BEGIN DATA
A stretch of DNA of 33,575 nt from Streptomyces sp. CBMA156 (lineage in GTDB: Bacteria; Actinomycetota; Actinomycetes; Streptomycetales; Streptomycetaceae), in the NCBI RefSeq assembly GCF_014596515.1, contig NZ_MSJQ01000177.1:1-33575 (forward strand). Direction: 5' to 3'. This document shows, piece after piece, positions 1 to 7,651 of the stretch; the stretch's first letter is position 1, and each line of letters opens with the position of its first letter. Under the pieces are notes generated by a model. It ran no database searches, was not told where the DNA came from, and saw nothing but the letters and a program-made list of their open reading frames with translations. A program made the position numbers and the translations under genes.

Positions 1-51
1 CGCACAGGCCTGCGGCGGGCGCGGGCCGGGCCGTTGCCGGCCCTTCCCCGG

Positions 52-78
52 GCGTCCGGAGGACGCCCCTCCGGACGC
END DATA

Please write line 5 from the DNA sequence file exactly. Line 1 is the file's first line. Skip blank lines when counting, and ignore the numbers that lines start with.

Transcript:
52 GCGTCCGGAGGACGCCCCTCCGGACGC